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Smoke Detector Cleaning and Testing

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We all know that we should be changing our smoke detector batteries every year but you may not know that you should clean your smoke detectors every 6 months. Dust, dirt and pollens can collect on the outside screen and prevent the detector from working properly.

There are two basic types of smoke detectors: photoelectric, and ionization.

Photoelectric smoke detectors are designed for detecting smoke where there is smoke but not necessarily flames. Photoelectric smoke detectors are the most widely used type of detector. A photoelectric type smoke alarm consists of a light emitting diode and a light sensitive sensor in the sensing chamber. An ionization type smoke alarm uses a small amount of radioactive material to ionize air in the sensing chamber. Ionization type detectors work best for rapidly spreading fires in combustible materials, where there are lots of flames but little smoke. Ionization type detectors are often used in kitchens, since they are less likely to be falsely triggered by cooking fumes.

Smoke Detector Cleaning and Testing

How do you clean a smoke detector?

If your answer is just grab a can of compressed air and blow it out then I am sorry but WRONG!

Over time your smoke detector will accumulate dust dirt and other particles on the screen located on the outside of your smoke detector. This is the same screen that must allow smoke to enter the chamber so the smoke detector can “detect”. If you use compressed air to blow it out then you are actually blowing a fair amount of the particles deeper into the chamber which will only make the detector worse.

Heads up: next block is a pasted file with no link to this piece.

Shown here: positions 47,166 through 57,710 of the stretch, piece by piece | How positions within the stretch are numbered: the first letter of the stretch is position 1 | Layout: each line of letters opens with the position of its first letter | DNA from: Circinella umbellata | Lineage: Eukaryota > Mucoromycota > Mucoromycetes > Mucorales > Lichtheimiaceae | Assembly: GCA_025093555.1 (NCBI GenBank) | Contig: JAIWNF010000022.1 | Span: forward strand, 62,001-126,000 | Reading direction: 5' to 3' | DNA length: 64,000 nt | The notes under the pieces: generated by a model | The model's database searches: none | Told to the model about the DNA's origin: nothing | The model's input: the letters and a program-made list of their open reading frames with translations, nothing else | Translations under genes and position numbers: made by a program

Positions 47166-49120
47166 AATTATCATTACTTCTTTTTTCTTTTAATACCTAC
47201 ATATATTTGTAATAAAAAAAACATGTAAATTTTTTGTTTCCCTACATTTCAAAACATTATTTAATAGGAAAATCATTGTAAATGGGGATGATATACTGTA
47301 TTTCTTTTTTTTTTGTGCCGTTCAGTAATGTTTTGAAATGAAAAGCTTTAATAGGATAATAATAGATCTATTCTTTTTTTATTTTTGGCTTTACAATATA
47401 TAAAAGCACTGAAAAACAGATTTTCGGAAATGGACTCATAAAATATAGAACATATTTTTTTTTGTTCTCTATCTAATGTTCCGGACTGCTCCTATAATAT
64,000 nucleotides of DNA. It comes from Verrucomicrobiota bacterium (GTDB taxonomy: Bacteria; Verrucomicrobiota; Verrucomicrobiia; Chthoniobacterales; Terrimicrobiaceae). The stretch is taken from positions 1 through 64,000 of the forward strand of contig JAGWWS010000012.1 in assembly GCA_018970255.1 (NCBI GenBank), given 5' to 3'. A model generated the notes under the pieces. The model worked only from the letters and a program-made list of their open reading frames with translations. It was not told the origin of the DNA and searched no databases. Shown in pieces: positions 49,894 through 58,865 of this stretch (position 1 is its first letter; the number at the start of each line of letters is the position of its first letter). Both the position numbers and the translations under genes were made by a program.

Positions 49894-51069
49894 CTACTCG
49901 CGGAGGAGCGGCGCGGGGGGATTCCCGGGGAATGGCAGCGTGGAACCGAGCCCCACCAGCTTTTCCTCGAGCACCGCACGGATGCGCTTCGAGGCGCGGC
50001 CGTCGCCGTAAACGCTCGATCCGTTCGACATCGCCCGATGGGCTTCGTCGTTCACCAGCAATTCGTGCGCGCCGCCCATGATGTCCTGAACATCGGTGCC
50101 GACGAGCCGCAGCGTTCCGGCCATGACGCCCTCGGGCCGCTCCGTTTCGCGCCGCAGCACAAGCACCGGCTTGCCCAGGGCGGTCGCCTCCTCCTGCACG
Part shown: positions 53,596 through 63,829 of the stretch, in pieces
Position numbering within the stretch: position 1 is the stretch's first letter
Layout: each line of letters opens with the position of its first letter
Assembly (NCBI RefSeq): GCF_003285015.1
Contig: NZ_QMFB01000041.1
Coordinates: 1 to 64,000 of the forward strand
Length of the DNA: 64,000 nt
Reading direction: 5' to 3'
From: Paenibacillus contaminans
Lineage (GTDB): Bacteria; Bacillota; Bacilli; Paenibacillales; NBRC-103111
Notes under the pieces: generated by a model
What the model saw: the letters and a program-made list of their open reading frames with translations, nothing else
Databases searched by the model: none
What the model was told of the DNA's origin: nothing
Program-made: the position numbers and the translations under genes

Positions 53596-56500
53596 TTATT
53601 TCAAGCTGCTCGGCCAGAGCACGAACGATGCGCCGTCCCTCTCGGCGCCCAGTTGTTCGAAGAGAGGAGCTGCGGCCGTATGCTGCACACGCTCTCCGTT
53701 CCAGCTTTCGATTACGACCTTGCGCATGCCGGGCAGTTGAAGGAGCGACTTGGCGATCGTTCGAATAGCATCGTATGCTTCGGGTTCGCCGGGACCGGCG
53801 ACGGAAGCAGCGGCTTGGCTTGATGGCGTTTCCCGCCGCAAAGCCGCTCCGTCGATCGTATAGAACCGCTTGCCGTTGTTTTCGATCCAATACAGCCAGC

You can use the brush attachment on your vacuum cleaner to gently brush the smoke detector and with the vacuum on it will remove the particles away from the chamber. You should also remove the outside cover so you can gain access to the inside chamber and vacuum it also. After you have vacuumed away all of the dirt you should wipe down the outside of the unit with a damp cloth to remove any stubborn dirt build up.

CAUTION: Clean your smoke detector after it has been removed from the security system and make sure the system is in “TEST” when you perform this maintenance. You can cause a false alarm during this process.

Test Your Smoke Detector

After you have completed the cleaning process you should reinstall the smoke detector back into the base. Since the system is in test it is a great time to test the smoke detector. If your smoke detector is an integrated part of your alarm system then you do not need to arm the system. This is a 24 hour device and should work all of the time. Most smoke detectors have a button, recessed or protruding that you can push to test. This makes sure that the unit is detected by the alarm panel. It does not test the ability of the smoke detector to accept smoke and put the system into alarm. I am not suggesting that you set something on fire to test your alarm. There are aerosol spray cans that are designed specifically for testing smoke detectors.

You can do your own cleaning and testing of your smoke detectors or your local alarm company will usually have a “Spring Cleaning” special that will include testing your entire system and also cleaning smoke detectors and Motion Detectors.

 

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